Archive for the ‘Iran’ Category

Iran in U.S. maritime borders: A question

Tuesday, February 11th, 2014

Looking at this bit of news,
Iranian warships sent to U.S. maritime borders for first time (emphasis added)

The commander of Iran’s Northern Navy Fleet, Admiral Afshin Rezayee Haddad, is quoted by the official IRNA news agency as saying Saturday that the vessels have already begun the journey to the Atlantic Ocean via waters near South Africa.

Iranian officials said last month that the fleet consisted of a destroyer and a logistic helicopter carrierwhich will be on a three-month mission.

I have a question or two:
1. “A destroyer and a logistic helicopter carrier” making the long haul from Iran around South Africa and up the Atlantic. need refueling. They don’t come in nuclear-powered batteries, do they?

2. Where are they refueling? Argentina? Brazil? Venezuela? Cuba?

3. Is the US going to exert any pressure on any country aiding Iran?

Latin America: What was missing from the SOTU

Wednesday, January 29th, 2014

My latest article at Da Tech Guy On Da Radio Blog Latin America: What was missing from the SOTU

Please go read it and hit Da Tip Jar.

Ecuador, Iran, Syria: The new axis?

Tuesday, January 14th, 2014

Lachlan Markay writes in the Washington Free Beacon on The Correa-Khamenei Axis
Ecuador pumping up its relationship with Iran and Syria, experts say

Correa, who began his third term as president on Friday, reaffirmed Ecuador’s alliance with Iran.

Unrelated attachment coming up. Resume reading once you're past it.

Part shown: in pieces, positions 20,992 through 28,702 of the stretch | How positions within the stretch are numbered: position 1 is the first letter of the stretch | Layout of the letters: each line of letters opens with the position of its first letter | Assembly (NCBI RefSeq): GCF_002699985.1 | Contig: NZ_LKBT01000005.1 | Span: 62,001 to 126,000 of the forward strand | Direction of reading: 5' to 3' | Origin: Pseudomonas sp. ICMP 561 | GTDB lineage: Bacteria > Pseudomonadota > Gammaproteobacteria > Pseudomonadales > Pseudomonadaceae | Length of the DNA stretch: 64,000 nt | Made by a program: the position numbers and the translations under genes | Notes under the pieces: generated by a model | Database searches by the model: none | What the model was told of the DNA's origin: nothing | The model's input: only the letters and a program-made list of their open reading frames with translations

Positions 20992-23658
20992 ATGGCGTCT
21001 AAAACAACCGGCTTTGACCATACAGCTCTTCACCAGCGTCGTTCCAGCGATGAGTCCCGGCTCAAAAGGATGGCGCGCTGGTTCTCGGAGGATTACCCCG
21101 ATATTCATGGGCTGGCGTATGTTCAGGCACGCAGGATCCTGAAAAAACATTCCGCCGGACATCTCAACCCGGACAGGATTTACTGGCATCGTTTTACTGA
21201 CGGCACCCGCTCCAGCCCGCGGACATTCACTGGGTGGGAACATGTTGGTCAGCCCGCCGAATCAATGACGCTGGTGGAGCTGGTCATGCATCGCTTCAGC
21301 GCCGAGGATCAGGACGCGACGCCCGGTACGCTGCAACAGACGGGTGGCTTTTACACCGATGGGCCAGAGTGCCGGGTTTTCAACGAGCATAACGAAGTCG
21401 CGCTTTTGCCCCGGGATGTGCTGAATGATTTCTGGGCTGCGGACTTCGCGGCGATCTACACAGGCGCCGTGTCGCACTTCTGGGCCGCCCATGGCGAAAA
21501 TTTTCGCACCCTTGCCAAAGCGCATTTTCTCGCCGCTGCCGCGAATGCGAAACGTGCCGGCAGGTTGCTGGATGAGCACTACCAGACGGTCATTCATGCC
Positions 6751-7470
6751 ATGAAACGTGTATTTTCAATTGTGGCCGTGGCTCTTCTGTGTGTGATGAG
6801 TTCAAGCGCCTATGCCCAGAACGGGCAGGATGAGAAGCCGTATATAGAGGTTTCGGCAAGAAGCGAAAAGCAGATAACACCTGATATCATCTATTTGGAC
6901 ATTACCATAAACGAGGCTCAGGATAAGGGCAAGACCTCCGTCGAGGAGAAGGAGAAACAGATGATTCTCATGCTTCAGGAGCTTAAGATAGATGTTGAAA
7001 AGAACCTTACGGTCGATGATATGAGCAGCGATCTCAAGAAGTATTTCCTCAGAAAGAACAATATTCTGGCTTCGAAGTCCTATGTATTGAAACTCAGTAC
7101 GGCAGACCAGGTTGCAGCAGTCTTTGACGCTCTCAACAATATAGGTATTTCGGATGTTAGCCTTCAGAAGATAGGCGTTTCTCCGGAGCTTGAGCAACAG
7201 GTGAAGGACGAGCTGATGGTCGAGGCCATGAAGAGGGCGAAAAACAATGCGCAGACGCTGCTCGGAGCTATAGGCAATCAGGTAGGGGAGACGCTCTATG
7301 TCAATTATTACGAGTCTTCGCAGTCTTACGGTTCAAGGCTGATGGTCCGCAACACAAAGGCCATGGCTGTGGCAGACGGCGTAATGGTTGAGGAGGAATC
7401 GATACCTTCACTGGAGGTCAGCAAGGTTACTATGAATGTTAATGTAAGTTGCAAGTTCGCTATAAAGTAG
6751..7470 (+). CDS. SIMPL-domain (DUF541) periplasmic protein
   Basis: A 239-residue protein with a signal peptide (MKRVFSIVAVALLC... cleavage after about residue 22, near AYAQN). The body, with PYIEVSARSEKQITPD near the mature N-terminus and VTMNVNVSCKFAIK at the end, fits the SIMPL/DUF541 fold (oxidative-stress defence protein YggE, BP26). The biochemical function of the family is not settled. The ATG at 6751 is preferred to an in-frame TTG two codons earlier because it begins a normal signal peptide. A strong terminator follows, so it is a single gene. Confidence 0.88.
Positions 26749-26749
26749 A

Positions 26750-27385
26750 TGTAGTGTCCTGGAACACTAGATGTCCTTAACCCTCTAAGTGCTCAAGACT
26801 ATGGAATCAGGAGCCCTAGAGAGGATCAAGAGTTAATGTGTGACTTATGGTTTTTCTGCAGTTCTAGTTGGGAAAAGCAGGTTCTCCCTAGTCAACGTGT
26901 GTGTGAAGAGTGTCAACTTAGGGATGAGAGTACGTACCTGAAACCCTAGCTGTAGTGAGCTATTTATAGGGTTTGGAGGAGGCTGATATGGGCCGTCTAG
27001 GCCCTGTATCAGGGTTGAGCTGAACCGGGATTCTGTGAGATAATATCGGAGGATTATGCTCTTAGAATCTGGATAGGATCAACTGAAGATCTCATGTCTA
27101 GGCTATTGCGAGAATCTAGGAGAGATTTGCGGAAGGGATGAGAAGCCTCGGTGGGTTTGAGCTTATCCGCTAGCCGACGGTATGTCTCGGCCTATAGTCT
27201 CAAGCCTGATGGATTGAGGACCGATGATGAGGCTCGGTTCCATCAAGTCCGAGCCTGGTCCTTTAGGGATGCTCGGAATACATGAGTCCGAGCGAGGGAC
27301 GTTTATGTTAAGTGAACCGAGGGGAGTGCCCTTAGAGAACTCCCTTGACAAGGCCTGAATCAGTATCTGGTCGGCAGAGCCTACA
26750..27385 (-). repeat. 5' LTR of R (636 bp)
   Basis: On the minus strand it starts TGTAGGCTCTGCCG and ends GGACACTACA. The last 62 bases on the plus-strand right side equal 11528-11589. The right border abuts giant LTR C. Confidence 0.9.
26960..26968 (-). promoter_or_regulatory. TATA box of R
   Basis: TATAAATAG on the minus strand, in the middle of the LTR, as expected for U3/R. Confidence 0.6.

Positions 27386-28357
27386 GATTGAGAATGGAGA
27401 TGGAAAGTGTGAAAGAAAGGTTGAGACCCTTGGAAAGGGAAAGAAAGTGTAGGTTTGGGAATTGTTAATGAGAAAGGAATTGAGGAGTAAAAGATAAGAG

“We would ratify it a thousand times over,” Correa said of the alliance during his inaugural address, according to a translation of the speech.

Iran’s vice president for international affairs, who attended the inauguration in an official capacity, said the two countries “have elite people and revolutionary governments and we are happy that the ‘Citizens’ Revolution’ — the slogan of Ecuador’s president — can live on,” according to a report from Iranian state-owned media.

Correa also expressed support for the regime of Syrian President Bashar al-Assad, which also sent an envoy — its former ambassador to Venezuela — to Correa’s inauguration, according to the Syrian Arab News Agency.

Iran’s relationship with Ecuador appears to be mirroring its arrangement with Venezuela, according to Joseph Humire, executive director of the Center for a Secure Free Society, who has called Ecuador “one of Iran’s largest money-laundering hubs in Latin America.”